|COMING JUNE 2006 Click Image to See More About the Book
Introducing the Book State Department Bureaucrats Don't Want You to Read
From the Foreword, by Dr. David Demers
Many book manuscripts have passed over my desk in the last four years, but none can match this one in terms of the concerns it raises about competence in our government and news media. The evidence presented by professors Jami Fullerton and Alice Kendrick suggests that Bush Administration officials missed an opportunity to improve America's image in the Arab and Muslim worlds because they acted upon ideological and parochial prejudices rather than upon scientific evidence. More specifically, the evidence shows that:
Many U.S. Department of State bureaucrats, politicians, journalists and academics denounced the Shared Values Initiative public diplomacy campaign www.osu-tulsa.okstate.edu/sharedvalues even though they had no good scientific evidence to back up their criticism.
Some State Department bureaucrats undermined SVI through off-the-record and background interviews with journalists, whose stories often failed to accurately portray the goals of the campaign.
Some State Department bureaucrats belittled the creator of SVI—Under Secretary Charlotte Beers, a former advertising executive—simply because she was an "outsider" who had new and different ideas.
State Department bureaucrats, including Beers, created a nonprofit organization apparently for the purpose of concealing the identity of the real sponsor of the SVI television commercials, which was the State Department. Some media scholars say this act is unethical.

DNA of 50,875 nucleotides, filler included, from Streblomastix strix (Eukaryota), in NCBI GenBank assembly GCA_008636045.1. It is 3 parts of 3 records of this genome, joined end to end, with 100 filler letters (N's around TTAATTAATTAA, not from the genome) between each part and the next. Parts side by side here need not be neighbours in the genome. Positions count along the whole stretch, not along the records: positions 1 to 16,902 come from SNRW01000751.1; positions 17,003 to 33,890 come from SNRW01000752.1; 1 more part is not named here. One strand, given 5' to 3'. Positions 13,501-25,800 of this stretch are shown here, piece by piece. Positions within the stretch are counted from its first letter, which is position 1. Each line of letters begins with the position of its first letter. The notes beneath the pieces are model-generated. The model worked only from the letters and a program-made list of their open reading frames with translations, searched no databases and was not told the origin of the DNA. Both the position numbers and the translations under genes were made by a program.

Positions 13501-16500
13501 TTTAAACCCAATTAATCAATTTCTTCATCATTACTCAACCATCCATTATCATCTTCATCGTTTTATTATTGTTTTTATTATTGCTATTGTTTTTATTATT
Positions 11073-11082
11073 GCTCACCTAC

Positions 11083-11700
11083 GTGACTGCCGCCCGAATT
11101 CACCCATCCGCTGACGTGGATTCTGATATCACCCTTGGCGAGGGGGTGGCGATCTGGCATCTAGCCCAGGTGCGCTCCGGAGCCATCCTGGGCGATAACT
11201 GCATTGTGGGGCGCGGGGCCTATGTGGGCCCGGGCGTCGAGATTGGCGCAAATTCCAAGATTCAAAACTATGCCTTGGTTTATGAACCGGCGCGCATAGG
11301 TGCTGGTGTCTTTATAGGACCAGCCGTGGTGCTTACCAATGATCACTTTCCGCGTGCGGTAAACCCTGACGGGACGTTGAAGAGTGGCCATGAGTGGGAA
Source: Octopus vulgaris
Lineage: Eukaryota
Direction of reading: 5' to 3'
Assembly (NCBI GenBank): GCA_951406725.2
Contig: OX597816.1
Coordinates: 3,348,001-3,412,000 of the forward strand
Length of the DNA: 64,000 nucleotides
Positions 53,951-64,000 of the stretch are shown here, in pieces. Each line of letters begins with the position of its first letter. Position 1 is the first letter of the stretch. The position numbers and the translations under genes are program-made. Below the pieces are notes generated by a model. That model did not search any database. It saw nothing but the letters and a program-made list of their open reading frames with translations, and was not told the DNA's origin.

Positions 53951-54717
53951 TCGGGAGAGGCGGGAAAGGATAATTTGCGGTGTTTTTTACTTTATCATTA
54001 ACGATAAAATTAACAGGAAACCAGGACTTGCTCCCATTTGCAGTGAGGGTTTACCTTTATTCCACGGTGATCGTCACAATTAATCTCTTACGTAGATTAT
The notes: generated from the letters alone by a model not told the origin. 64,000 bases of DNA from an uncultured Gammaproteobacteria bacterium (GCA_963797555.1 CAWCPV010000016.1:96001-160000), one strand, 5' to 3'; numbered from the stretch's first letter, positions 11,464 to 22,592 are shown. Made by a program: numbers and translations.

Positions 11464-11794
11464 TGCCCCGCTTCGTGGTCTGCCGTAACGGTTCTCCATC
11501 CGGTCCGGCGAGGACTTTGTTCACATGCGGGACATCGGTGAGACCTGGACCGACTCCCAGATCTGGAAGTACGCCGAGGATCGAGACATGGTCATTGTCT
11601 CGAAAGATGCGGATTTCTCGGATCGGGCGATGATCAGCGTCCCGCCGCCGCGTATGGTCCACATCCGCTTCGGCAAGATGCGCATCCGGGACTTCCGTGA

Many State Department bureaucrats have little knowledge about mass communication research and theories, even though they supposedly are in the business of promoting America’s image to the world.
Some State Department bureaucrats refused requests from the authors of this book for basic public information about the Shared Values Initiative. They cited the Smith-Mundt Act to defend their actions, but they have provided no good evidence to justify this position. The decision to deny access appears to be motivated by a desire to suppress information that could embarrass State Department officials.
The cynicism that these actions generate in me is tempered only by the knowledge that not all of these people or everyone else in government or in journalism is incompetent in all things all of the time. In hindsight, it appears that former Secretary of State Colin L. Powell used extremely good judgment in hiring Beers and launching the "brand America" campaign. He recognized the importance of using communication science in public diplomacy. The only big mistake he made was assuming that State Department bureaucrats and U.S. ambassadors would recognize an opportunity when they saw it.